It’s an understatement to say that being a prefect of the high school department is no easy task. It’s a tiring job, and a demanding one; it’s one wherein the best grace one could receive from God is that of prudence, generosity, and patience, lots of patience! Plus, the humility of realizing always that in the end, it is only God who could touch hearts and that we are mere instruments in the task of formation. It is a special and demanding task because of its end. Its purpose is to form young men at the onset of their most formable and impressionable stage in life, and this is no easy task for any parent of three or four. Imagine if you have more than a hundred of these teenagers. Secondly, the task of the high school formator is to help discern and “fish-out” vocations for the priesthood. There are already vocations there among the minor seminarians; all we need to do is to fish, to help the seminarians discern, to show them the way, and make this divine gift grow stronger in them.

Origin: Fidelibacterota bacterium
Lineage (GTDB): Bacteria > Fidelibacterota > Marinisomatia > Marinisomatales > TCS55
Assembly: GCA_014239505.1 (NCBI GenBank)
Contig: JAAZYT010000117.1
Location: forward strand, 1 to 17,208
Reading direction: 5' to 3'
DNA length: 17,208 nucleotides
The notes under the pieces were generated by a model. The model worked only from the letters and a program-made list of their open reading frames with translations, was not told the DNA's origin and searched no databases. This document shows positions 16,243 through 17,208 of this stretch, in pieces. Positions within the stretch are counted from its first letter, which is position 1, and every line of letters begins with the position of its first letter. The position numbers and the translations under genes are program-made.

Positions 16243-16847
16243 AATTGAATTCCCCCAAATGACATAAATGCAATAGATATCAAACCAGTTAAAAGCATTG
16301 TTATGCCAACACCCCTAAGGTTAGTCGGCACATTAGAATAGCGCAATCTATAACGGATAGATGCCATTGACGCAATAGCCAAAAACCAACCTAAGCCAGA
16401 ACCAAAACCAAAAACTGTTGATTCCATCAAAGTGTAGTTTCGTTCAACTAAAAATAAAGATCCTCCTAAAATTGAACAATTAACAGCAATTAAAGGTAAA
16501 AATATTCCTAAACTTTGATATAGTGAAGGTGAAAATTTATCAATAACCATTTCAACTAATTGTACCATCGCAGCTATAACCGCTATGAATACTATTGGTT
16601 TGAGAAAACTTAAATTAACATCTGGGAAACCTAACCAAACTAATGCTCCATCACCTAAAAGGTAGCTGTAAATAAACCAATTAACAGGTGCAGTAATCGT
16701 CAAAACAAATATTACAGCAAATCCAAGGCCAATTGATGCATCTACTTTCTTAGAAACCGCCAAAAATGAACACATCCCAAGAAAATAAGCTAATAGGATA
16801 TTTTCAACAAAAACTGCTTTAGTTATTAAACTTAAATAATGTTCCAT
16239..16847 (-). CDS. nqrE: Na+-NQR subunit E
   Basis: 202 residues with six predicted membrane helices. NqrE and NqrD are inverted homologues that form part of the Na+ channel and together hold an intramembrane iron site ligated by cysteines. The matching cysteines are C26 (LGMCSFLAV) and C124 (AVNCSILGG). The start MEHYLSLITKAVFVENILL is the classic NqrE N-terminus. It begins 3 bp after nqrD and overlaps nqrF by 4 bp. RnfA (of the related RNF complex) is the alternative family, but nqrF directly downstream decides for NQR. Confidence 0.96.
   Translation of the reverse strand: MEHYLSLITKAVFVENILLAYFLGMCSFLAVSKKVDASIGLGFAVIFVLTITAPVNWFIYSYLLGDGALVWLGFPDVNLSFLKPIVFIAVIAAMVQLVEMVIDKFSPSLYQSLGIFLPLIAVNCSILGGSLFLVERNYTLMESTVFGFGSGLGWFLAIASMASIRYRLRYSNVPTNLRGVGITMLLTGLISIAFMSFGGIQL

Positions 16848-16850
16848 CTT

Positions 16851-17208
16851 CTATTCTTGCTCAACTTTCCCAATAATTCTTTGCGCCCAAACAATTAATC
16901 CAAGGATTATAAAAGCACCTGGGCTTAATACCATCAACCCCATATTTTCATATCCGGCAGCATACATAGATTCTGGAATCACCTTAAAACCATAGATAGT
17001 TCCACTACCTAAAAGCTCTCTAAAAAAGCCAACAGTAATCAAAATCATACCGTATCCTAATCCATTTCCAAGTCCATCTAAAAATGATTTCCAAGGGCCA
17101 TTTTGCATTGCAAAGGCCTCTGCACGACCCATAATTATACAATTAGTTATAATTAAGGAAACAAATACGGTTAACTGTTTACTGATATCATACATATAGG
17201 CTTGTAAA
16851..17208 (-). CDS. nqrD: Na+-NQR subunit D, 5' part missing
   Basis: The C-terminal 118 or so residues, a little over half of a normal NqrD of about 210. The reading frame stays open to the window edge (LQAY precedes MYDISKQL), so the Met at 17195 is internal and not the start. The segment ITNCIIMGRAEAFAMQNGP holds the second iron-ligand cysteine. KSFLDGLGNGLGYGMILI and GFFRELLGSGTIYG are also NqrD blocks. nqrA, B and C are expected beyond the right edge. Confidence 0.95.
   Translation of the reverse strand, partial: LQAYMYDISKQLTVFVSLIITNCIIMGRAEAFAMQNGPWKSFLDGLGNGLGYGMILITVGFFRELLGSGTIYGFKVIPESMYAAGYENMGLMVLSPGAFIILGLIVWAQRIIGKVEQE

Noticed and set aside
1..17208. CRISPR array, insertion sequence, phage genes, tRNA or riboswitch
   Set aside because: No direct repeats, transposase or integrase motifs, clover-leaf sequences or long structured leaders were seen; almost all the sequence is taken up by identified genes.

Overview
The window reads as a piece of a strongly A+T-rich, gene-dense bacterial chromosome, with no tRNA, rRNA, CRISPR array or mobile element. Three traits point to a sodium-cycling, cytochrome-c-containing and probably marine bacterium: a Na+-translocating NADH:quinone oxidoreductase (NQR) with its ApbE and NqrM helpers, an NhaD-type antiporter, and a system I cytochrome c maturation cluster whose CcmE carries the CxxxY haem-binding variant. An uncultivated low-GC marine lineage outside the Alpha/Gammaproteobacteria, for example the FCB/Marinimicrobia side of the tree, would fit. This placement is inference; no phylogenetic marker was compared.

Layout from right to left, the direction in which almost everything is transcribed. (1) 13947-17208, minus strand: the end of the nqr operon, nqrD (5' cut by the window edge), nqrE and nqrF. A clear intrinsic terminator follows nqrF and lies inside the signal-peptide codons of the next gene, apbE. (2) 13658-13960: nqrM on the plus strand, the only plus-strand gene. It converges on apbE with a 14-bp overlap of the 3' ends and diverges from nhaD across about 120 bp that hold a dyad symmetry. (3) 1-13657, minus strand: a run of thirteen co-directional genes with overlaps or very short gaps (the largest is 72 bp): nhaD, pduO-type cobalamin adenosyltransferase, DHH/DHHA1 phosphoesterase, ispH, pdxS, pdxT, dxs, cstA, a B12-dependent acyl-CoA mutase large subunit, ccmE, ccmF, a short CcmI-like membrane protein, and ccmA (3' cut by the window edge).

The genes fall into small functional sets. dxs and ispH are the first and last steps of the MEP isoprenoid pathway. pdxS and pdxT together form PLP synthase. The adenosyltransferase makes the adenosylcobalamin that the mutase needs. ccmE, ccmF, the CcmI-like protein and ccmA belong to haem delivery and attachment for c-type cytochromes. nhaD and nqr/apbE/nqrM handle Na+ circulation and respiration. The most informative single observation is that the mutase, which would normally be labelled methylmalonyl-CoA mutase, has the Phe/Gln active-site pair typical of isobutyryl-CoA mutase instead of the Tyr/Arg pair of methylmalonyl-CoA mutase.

But the minor seminary isn’t only meant to nourish vocations to the priesthood. Basically, it’s meant to educate young boys in the ways of the Lord, in the Christian life. A life of Christian discipleship is the bedrock upon which a vocation to the priesthood must rest. I think Christian formation is the greatest and the principal service that the minor seminary caters to the Christian community. It is a known fact that not all have the vocation to the priesthood, not all respond to that call; some go out and live their lives elsewhere. How good it would be if everybody were to continue to the higher levels of formation. But realistically speaking, this doesn’t happen. The minor seminary is to be a school of Christ, where one learns to listen and to follow the Master, and to discern what the Lord would want from each one. In this I am reminded by that episode in the life of the prophet Samuel, when as a young boy serving in the house of the Lord he heard the Lord calling him three times. Thanks to the discernment of the high priest Eli, who was able to tell that he who was calling to the boy was the Lord, Samuel was able to see what the Lord wanted of him. I guess this is what the task of the formator is all about: to make the call of the Lord clearer so that the seminarian could hear him all the better.